Tag Archives: training
I’m sure you’ve all heard the classic line of “You need to change up your training to keep the body guessing” or something along those lines.
While having some changes in your training program is good for novelty and staving off the boredom, too much change too often will leave you without any real progress due to a lack of suitable adaptation.
Look at is this way; if you want to get better at a certain skill you practice that skill over and over and over again, the same is true fro lifting weights/training, you need repeated and sustained efforts to adapt and progress, chopping and changing every session won’t provide too much in the way of progress.
While you might not like that fact is it very much the case.
Take a look at people who do an ever changing amount of classes, they shift their excess fat and build some small amount of muscle (this is great btw), however past that point they end up looking no better because they don’t want to buckle down and stay with a training program for longer than a couple of weeks.
It’s a common issue that everyone falls victim to.
Now it is worth noting that some people do indeed need change every 2 weeks in there training, however those people are usually genetically gifted and 9/10 times you’re not that person, you’re the one who needs to stay consistent to a program for at least 12-16 weeks, sorry, that’s how it is.
When all that is said and done these words are only simple bits of advice, you can do what ever the hell you want, in the end it makes no different to me personally. If you’re happy with your training and your results then fill your boots, however if you’re not then you’d do well to take this on board.
You will often find the most successful training programs are often the most boring.
Do you need to squat heavy?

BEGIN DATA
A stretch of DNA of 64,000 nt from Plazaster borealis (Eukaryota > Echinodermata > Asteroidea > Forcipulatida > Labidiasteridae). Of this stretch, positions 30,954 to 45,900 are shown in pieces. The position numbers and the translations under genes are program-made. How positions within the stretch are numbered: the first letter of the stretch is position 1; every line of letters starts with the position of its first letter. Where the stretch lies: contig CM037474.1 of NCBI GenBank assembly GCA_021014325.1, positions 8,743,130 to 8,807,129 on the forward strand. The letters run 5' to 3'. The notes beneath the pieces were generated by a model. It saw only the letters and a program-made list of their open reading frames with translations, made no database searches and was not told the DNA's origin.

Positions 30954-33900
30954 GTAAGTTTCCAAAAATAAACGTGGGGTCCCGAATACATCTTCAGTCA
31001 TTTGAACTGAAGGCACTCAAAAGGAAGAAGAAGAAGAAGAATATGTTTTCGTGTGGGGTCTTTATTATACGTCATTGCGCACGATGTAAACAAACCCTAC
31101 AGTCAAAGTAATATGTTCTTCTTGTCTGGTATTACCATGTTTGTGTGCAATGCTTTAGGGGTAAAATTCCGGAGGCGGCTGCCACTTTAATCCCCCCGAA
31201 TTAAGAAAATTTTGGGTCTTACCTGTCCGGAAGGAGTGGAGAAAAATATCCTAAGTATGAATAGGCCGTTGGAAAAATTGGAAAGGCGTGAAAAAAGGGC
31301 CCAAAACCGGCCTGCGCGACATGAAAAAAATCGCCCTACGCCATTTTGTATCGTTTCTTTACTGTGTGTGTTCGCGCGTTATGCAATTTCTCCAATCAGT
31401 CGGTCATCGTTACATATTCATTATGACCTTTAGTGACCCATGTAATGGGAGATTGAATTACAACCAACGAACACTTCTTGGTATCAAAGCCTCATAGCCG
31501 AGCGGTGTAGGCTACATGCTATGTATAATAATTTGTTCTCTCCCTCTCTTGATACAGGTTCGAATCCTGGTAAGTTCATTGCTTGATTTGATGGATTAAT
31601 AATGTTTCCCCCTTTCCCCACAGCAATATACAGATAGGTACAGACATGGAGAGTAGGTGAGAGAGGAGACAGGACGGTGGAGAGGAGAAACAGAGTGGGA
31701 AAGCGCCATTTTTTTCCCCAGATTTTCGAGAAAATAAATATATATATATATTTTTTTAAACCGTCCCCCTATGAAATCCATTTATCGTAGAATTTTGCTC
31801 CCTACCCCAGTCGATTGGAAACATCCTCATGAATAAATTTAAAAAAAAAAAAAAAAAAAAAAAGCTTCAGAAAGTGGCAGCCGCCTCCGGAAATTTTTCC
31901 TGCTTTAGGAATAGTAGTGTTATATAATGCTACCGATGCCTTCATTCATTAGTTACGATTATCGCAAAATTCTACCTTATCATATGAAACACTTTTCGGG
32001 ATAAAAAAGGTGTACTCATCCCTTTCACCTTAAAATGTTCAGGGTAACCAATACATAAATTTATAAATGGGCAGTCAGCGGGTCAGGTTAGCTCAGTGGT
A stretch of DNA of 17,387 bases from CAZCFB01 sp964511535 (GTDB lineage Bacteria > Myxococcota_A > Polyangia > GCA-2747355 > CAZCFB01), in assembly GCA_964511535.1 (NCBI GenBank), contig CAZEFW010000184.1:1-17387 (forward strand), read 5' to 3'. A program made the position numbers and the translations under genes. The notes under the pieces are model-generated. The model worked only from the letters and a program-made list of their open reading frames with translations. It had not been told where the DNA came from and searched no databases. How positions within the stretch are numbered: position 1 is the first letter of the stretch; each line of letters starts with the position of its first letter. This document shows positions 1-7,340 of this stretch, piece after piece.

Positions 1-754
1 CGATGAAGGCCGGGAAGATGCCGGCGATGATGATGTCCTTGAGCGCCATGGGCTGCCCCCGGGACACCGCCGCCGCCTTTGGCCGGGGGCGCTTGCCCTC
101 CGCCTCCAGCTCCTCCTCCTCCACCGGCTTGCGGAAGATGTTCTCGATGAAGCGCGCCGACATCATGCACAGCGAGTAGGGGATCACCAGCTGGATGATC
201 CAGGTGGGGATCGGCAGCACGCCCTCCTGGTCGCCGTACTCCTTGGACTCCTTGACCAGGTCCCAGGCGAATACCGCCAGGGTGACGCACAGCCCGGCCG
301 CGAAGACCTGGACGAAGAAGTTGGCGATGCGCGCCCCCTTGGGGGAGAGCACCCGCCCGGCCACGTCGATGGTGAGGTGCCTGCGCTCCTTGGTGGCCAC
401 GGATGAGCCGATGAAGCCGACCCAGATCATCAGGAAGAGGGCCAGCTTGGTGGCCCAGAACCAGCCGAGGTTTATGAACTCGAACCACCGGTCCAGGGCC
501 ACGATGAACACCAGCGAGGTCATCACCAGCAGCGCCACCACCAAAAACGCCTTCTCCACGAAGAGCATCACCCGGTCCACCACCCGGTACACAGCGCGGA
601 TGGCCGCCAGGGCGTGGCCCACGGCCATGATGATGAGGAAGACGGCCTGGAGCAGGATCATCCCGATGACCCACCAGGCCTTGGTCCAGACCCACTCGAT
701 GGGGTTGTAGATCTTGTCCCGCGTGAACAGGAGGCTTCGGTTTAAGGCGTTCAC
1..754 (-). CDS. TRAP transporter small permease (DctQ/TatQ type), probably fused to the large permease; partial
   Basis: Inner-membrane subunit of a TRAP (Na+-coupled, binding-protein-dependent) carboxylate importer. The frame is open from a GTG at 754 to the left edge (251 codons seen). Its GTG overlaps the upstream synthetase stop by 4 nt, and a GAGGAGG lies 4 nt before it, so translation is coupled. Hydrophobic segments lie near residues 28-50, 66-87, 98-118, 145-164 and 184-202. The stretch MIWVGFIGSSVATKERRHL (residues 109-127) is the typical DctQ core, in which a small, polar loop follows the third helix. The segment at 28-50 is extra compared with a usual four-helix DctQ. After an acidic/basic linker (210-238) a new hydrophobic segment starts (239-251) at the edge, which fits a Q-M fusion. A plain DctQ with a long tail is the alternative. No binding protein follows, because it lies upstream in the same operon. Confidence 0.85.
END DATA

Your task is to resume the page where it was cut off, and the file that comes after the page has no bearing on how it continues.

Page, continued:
It pains me to say this, however there is technically no need to squat heavy weights…
That said, there is a basic necessity for the squatting movement pattern as it will ensure healthy ankles, knees, hips and loads more.
The squat is a fundamental human movement pattern, you need it, fact.
I am personally bias towards heavy squats, I love them, however they are not for everyone, some people may have injuries that prevent them going heavy, this is fair enough, they can adapt and do things such as goblet or front squats as substitutes, so long as they are performing the movement pattern all is good.
This short post is just to remind you that it’s okay not to squat heavy, you just need to be performing the movement in some way, shape or form to stay healthy.
Here is a simple workout structure for those who need some guidance, you can pick which ever :
W/U – Squatting pattern – Example: Goblet Squat 50 reps
A1 – Hinging movement 15-25 rep goal
B1 – Pressing movement
B2 – Pulling movement 25-50 rep goal for both
C1 – Core movement or Loaded Carry 30 rep goal or Distance for Time (e.g., 10min)
Easy, all you need do for exercise ideas is simply find a list of movements and pick ones that you feel like doing on the day.
Actually, hold on…
^^ A great resource, they’ve got some fantasist bits on there to read, enjoy it.
Stringing exercises together one after the other with the same piece of kit if known, no rest and not putting said kit down is often known as a complex.
You can do them with dumbbells, barbells and a personal favourite, kettlebells.
Here are three short kettlebell complexes to hit the entire body and build strength, lean mass and strip fat (provided calorie requirements are also correct).
Each complex is done with 2 kettlebells.
– Push Press
Start off with one rep of each, then two, then three, aim to work up to 5 without stopping. 3-5 rounds of this will help create an impressive upper body, increase the weight of the bells by 4kg once you can do 5 rounds of 1-5 unbroken.
– Swing to Pull (pull elbows towards hips)
Reps, sets and progression as above.
– Lunge (any variation of your choice)
– Rack Tip-Toe Walk or Rack Walk
Reps, sets and progression as above.
Now this could be one workout three times per week, several smaller workouts during the day (morning, afternoon, evening) or a short 10-20min workout for each day depending on your commitments and available time to train.
This style of training is one that lends itself well to daily practice (push day, pull day, leg day, repeat works well).
These are by no means the only options, they’re just simple ones to get you started, you’ll find some great complexes in the writing of Dan John.
Give them a go.